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Early Years Education and School Entry

Registered and unregistered childcare

There are two types of childcare, registered and unregistered. Childcare is registered and inspected by Ofsted. Childcare falls under one of three registers:
Early Years Register (EYR): This covers childcare for children up to the age of five.

Compulsory Ofsted Childcare Register (OCR): This covers childcare for children aged five to seven (unless exempt).

Voluntary Ofsted Childcare Register (vOCR): This covers childcare for children aged eight and over and care for children of any age that is activity based or provided in the child’s own home.

The different types of registered childcare include:

  • childminders;
  • children’s centres;
  • day nurseries;
  • preschools/playgroups;
  • crèches (open more than two hours per day and last more than five days per year);
  • nursery schools;
  • extended schools;
  • out-of-school services or kids’ clubs; and
  • holiday playschemes/clubs.

Financial help for childcare costs is generally restricted to paying for childcare services that are registered.

More information can be found at the Directgov or Day Care Trust Website.

Preschool Education

What you are entitled to?

Starting in the term following their third birthday, all three and four year olds are entitled to 15 hours of free nursery education for 38 weeks of the year. This applies until they reach compulsory school age (the term following their fifth birthday). Free nursery education can take place in:

  • day nurseries, private nursery schools, maintained nursery schools and nursery classes attached to primary schools
  • preschools and playgroups
  • primary school reception classes, where schools operate an early admission policy to admit four year olds
  • accredited childminders who are part of networks approved to deliver early education
  • Sure Start Children's Centres

Since September 2010, the free provision is available for 570 hours per year, which must be taken over at least 38 weeks - for example, 15 hours per week over 38 weeks of the year. A year commences on the date your child becomes eligible for the free place and subsequent years start on the anniversary of this date.

Although the free provision must be available over at least 38 weeks of the year, to allow the entitlement to be delivered more flexibly, it can be stretched over more weeks than this if you use fewer than 15 hours per week. This is something that would be negotiated with your childcare provider.

For more information about free nursery education in your area, contact your Family Information Service (FIS). The FIS provides information, advice and assistance to parents, carers and professionals on the range of children, family and young people's services available within their area. You can find the contact information of your Local Authority from the Directgov website (includes Wales, Scotland and Northern Ireland).

Compulsory school age

In England and Wales, most local authorities have a policy of accepting children into school at the beginning of the term during which the child becomes five. However, the child does not have to attend school until the beginning of the term following their fifth birthday.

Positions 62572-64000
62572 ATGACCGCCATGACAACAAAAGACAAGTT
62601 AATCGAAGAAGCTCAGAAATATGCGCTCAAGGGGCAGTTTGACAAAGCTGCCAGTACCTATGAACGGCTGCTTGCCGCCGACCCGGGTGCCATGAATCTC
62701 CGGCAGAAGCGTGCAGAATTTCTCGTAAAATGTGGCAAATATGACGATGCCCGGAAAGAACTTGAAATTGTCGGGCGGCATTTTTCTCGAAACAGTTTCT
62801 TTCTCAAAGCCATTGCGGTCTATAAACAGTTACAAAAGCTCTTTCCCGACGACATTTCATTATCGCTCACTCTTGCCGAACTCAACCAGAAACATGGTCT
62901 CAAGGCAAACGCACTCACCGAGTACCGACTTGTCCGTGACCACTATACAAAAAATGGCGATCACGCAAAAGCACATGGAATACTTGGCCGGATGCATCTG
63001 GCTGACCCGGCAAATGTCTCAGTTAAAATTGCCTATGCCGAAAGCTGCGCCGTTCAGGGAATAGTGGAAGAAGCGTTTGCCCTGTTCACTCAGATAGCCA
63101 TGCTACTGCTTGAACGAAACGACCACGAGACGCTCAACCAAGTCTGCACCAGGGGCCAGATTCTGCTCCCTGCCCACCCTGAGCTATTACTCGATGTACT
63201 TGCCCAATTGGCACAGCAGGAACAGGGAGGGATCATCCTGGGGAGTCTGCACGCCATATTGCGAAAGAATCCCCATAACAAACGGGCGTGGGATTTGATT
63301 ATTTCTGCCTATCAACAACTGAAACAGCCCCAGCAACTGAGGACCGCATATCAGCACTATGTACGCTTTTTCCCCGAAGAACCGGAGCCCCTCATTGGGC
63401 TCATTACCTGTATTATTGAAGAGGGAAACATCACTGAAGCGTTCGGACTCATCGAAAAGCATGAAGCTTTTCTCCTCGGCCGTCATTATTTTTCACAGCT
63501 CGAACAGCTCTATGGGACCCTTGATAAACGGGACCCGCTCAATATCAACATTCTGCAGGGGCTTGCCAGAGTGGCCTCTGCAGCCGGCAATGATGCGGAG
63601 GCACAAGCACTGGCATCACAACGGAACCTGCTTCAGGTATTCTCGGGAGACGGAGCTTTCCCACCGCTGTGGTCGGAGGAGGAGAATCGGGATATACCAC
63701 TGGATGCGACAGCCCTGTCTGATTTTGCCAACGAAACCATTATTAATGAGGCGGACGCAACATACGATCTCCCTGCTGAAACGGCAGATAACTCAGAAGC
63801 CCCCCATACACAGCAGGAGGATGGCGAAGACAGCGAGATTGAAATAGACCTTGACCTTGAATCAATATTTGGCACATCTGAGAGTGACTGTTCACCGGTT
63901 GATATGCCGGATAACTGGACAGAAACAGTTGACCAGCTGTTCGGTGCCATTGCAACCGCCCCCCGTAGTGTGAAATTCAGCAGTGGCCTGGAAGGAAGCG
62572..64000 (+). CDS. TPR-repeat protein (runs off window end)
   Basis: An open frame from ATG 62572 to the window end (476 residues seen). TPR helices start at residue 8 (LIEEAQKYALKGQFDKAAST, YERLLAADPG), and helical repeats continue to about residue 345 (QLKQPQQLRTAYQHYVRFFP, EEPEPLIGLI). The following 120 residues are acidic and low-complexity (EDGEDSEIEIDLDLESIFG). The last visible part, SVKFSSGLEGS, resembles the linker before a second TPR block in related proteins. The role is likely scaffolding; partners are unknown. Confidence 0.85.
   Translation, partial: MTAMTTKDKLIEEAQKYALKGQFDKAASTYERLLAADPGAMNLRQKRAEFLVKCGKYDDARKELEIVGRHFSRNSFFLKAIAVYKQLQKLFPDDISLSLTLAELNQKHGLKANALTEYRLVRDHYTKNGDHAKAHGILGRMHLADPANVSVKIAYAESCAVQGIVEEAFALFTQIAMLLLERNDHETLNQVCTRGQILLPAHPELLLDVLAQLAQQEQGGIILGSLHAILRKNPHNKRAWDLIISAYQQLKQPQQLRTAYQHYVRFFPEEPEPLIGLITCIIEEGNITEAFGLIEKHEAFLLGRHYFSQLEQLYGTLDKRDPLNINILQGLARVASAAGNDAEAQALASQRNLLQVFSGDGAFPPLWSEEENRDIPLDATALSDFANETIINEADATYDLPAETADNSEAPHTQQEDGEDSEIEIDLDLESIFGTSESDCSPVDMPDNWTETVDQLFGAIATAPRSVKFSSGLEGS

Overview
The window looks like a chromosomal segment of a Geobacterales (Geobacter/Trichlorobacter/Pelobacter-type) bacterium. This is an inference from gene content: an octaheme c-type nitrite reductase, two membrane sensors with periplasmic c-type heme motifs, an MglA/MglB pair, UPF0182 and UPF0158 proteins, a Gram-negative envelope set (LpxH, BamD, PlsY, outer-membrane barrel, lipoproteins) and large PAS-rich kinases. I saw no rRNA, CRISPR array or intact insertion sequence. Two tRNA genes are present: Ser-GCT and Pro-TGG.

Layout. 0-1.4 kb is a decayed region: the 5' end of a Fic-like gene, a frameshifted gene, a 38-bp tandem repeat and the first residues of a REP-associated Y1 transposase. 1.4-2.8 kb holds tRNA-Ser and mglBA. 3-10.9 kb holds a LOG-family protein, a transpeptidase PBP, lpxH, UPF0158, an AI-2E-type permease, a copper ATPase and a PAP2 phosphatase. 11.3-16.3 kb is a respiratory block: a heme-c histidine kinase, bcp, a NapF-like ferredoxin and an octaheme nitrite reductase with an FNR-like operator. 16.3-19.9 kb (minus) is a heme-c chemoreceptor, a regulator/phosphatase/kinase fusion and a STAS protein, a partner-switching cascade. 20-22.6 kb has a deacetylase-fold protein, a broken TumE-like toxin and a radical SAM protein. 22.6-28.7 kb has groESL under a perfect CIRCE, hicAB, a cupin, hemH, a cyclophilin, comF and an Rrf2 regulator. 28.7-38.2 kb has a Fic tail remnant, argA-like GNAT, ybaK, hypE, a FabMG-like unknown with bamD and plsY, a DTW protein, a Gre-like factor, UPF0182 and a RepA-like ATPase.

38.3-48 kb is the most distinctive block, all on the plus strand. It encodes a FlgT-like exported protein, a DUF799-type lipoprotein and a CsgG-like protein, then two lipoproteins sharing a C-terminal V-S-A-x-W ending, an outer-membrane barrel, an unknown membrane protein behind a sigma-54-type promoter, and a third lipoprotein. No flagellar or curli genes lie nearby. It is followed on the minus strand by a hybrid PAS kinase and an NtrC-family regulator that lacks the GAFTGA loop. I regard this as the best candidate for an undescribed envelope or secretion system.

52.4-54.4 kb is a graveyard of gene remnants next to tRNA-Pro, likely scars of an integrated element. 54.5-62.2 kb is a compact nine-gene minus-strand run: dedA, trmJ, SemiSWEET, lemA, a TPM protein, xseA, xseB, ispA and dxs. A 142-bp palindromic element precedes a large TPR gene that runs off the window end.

In Northern Ireland, a child who is four years old on or before 1 July in any year must start primary school on 1 September that year.

In England, from the school year beginning September 2011, local authorities must accept children into primary school in the September following the child's fourth birthday. However, parents may request that their child does not start school until later in the year or until reaching compulsory school age. A parent will also be able to request that a child attends school part-time until compulsory school age.

In Scotland, if a child's birthday is in January or February, it is possible to decide to defer their entry to school for a year, the child is then entitled to an extra year of pre-school education. If the child's birthday falls between September and December, and it is decided by the parents to defer their entry into school for a year, the local authority can decide whether to offer the child an extra year of pre-school education. Different education authorities have different policies and you should contact the education authority for information and advice.

How to apply

The local authority's online application form (or paper application form) will ask you to list your preferred schools. You may be asked to put down one or more primary schools.

To apply for a school place online, simply locate your local authority's website and search for school admissions.

Most local authorities set a deadline for applications at some point in the autumn of the year before the child is due to start school, when they are three or four years old.

Since most local authority areas now have a reception year for four year olds, it’s a good idea to start enquiring about primary schools well before your child reaches their fourth birthday.

You can research schools in your area using the Ofsted reports on the Ofsted Website. Most schools arrange open days for parents to visit before completing the admission process.